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Metallized-Dielectric & Standard Capacitors
July 1965 Electronics World

July 1965 Electronics World

July 1965 Electronics World Cover - RF Cafe  Table of Contents

Wax nostalgic about and learn from the history of early electronics. See articles from Electronics World, published May 1959 - December 1971. All copyrights hereby acknowledged.

The term "metallized dielectric" at first might seem like an oxymoron. After all, if you add a conductive substance to the dielectric of a capacitor, then you have compromised the integrity of the dielectric as a non-conducting substance. Here's the deal: The dielectric material between the conductive plates does not receive the metallization; a non-conductive (dielectric) material like paper is impregnated with metal and that is used for the plate material. The advantage of this scheme is that the plate material can be thinner, thereby reducing the size of the capacitor package for a given capacitance value. It comes with a price, of course, and that is a lower operational and maximum applied voltage rating. With proper design in circuits like power supplies, metallized-dielectric capacitors can facilitate great space savings. A major benefit of metallized-dielectric capacitors is an ability to self-heal when the plate material develops a short circuit through the dielectric.

Metallized-Dielectric & Standard Capacitors

Metallized-Dielectric Capacitor Capacitance Change over Temperature - RF Cafe

Capacitor Value Change over Temperature

The use of metallized paper, film, and dual dielectrics normally results in a capacitor much smaller than foil-type capacitors of comparable rating. In some cases, a volume savings of up to 75% may be realized by the selection of a metallized dielectric capacitor. The small size and self-healing properties of metallized dielectric capacitors make them an ideal choice in many applications.

The advantages of metallized capacitors, however, cannot be utilized in all situations. Metallized capacitors are not recommended for coupling applications, logic circuits, or other applications where occasional momentary break-downs and periods of low insulation resistance (sparking and subsequent self-healing) cannot be tolerated. The maximum value of the a.c. component that may be applied to the capacitor is limited by both the test voltage rating and by the limited heat conductivity of the thin metallized surfaces. Instantaneous surge voltages must not exceed the maximum, or sparking, voltage rating of the capacitor.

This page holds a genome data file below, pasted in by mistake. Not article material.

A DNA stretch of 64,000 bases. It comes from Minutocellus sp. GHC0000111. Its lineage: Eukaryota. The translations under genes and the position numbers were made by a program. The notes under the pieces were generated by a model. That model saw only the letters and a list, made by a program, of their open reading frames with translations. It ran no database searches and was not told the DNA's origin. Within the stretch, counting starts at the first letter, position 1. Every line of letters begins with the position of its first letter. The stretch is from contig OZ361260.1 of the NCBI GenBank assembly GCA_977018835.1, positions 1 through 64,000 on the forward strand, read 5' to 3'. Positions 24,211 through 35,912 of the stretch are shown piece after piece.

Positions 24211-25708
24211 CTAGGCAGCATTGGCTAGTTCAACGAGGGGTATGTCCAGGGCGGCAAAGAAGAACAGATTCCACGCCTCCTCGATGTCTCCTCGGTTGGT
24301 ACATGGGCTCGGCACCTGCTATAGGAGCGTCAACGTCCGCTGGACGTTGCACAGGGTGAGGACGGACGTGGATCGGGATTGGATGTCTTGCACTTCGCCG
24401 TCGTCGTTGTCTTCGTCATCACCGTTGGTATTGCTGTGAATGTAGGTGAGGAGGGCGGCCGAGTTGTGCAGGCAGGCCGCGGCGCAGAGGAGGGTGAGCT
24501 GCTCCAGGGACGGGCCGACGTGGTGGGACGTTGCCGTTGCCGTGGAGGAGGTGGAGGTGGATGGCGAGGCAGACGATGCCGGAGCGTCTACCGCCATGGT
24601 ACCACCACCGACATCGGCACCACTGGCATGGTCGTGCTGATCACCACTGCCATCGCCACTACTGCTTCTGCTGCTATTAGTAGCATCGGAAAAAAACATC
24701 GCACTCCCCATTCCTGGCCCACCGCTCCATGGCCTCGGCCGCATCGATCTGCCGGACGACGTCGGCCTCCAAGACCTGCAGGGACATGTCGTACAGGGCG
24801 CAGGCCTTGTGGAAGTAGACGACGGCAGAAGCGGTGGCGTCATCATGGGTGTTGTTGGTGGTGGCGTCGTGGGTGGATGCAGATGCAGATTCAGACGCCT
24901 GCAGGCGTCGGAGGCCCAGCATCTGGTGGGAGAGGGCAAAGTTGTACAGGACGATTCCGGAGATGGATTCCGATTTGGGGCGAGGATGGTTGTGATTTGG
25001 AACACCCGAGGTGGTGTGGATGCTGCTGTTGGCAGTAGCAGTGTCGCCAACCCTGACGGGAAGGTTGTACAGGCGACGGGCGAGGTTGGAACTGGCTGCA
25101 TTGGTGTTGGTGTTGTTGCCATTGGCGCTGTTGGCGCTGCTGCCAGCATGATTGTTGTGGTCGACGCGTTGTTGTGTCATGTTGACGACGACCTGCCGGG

Metallized capacitors are widely used in power-supply filter circuits, bypass applications, and decoupling and smoothing applications where low impedance is required.

The graph illustrates the capacitance-temperature characteristics of paper, polyester, polycarbonate, and paper-polyester metallized dielectrics and metallized combinations.

Standard Capacitors

A properly designed air capacitor approaches the ideal standard reactance in that it has very low loss and very small changes with time, frequency, and environment. Capacitance changes with atmospheric pressure and relative humidity can be eliminated by hermetic sealing. Changes with temperature can be eliminated by the use of low temperature coefficient materials in the capacitor.

For values above 1000 pf., solid dielectrics are used. The preferred dielectric is high-quality mica because of its dimensional stability, low loss, and high dielectric strength. At d.c. or extremely low frequencies, the mica dielectric has the disadvantage of relatively large change of capacitance with frequency as a result of dielectric absorption caused by interfacial polarization in the dielectric. Polystyrene, on the other hand, has a dielectric constant and dissipation factor very nearly constant with frequency, so that capacitance change from d.c. to 1 kc. is a small fraction of a percent instead of the 3% drop at 1 kc. typical of mica. However, the temperature coefficient of a polystyrene capacitor is on the order of -140 PPM°C.

Uncertainties in the calibrated value of a two-terminal capacitor can be on the order of tenths of a pf. if the geometry, not only of the capacitor plates, but also of the environment and of the connections is not defined and specified with sufficient precision. For capacitors of 100 pf. and more, the capacitance is usually adequately defined for an accuracy of a few hundredths percent if the terminals and method of connection are specified. For smaller capacitances, or higher accuracy, a two-terminal is seldom practical and a three-terminal unit is preferred.

A three-terminal capacitor has a shield that completely surrounds at least one of its terminals, its connecting wires, and its plates, except for the area that produces the desired direct capacitance to the other terminals. Changes in the environment and connections can vary the terminal capacitance but the direct capacitance is determined only by the internal geometry.

The direct capacitance can be made as small as desired since the shield between the terminals can be complete except for a suitably small aperture. The losses in the direct capacitance can also be made very low because the dielectric losses in the insulating materials can be made a part of the terminal impedances. When a three-terminal capacitor is connected as a two-terminal device, the two-terminal capacitance will exceed the calibrated three-terminal value by at least the terminal capacitance.

Although the characteristics of the high-quality capacitors used as standards closely approach those of the ideal capacitor, any deviations from ideal performance must be evaluated to obtain the necessary high accuracy.



Posted September 28, 2022

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